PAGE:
With so many places of interest in Italy we have split Italy into regions to make it easier to navigate. Below are a few of our Favourite places to visit in Italy.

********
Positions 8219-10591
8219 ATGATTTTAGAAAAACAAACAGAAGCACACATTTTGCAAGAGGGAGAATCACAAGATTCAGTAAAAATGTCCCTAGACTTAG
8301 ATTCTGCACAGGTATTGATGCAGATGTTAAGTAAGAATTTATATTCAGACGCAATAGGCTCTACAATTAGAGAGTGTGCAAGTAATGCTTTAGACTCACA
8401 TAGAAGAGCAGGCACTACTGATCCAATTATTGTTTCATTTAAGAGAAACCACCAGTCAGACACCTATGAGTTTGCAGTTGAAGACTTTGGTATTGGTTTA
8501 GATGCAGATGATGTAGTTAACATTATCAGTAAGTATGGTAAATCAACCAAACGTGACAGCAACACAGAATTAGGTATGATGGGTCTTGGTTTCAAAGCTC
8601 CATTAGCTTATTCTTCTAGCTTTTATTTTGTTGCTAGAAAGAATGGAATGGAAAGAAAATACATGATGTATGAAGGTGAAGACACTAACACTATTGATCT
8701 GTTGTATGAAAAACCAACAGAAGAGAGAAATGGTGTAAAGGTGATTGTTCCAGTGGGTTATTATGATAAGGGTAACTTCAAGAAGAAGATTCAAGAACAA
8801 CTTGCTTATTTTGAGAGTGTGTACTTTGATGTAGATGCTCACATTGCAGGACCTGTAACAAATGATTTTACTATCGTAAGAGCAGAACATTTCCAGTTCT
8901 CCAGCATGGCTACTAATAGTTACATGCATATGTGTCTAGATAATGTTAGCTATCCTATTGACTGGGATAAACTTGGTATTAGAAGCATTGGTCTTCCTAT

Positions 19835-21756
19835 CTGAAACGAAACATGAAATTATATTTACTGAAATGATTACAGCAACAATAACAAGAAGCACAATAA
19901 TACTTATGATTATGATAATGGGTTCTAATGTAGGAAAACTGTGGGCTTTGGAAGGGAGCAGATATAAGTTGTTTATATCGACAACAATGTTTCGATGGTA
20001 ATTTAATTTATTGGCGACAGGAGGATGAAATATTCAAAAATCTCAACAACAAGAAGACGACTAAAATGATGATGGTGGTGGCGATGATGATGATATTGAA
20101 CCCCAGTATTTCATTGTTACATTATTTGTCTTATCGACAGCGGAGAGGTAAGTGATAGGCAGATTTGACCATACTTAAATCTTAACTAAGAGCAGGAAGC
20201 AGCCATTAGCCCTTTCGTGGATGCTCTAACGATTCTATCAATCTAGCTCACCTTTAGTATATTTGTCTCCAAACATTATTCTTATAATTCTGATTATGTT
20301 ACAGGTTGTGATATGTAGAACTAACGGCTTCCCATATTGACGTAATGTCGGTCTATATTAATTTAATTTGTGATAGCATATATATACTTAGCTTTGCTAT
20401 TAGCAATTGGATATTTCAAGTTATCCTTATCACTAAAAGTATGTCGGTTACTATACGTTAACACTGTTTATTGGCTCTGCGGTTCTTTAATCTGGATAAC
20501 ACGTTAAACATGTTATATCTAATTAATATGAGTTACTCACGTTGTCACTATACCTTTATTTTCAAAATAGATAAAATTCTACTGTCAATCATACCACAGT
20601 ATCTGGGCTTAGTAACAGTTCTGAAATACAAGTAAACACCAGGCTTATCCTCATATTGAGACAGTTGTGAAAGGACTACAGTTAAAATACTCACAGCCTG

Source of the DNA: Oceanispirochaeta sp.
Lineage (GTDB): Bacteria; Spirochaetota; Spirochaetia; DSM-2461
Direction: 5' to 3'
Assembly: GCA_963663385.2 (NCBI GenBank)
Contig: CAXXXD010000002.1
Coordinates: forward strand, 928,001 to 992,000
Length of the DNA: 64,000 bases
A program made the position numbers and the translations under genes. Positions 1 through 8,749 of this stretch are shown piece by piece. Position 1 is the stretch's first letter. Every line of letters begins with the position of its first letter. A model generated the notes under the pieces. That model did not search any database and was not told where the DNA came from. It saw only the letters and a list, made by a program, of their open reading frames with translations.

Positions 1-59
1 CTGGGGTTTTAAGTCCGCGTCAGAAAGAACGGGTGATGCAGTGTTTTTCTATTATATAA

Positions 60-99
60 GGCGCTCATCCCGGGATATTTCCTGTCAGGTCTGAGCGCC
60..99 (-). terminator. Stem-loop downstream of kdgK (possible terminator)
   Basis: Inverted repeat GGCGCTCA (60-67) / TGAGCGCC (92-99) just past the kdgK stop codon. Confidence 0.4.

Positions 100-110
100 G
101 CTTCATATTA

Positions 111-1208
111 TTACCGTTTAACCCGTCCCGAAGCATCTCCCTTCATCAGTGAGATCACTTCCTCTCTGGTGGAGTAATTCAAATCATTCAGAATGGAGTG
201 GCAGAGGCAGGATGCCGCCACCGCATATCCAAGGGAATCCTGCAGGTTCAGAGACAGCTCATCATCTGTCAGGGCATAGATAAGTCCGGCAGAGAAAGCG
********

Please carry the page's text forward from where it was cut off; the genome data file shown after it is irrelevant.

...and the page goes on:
The city of Pompeii is a partially buried Roman town-city near modern Naples in the Italian region of Campania, in the territory of the comune of Pompei. Along with Herculaneum, Pompeii was destroyed and completely buried during a long catastrophic eruption of the volcano Mount Vesuvius spanning two days in 79 AD. The eruption buried Pompeii under 4 to 6 meters of ash and pumice, and it was lost for over 1700 years before its accidental rediscovery in 1749. Since then, its excavation has provided an extraordinarily detailed insight into the life of a city at the height of the Roman Empire. Today, this UNESCO World Heritage Site is one of the most popular tourist attractions of Italy. The name “Pompeii” in Latin is a second declension plural (Pompeiī, -ōrum). According to Theodor Kraus, “The root of the word Pompeii would appear to be the Oscan word for the number five, pompe, which suggests that either the community consisted of five hamlets or, perhaps, it was settled by a family group (gens Pompeia). The ruins of Pompeii is situated near the modern suburban town of Pompei (nowadays written with one “i”). It stands on a spur formed by a lava flow to the north of the mouth of the Sarno River (known in ancient times as the Sarnus). Today it is some distance inland, but in ancient times it would have been nearer to the coast. Pompeii is about 8 km (5 miles) away from Mount Vesuvius. It covered a total of 163 acres, and would have been in the region of Campania. Mount Vesuvius is a stratovolcano on the Bay of Naples, Italy, about 9 kilometres (5.6 mi) east of Naples and a short distance from the shore. It is the only volcano on the Europeanmainland to have erupted within the last hundred years, although it is not currently erupting. The two other major active volcanoes in Italy, Etna and Stromboli, are located on islands.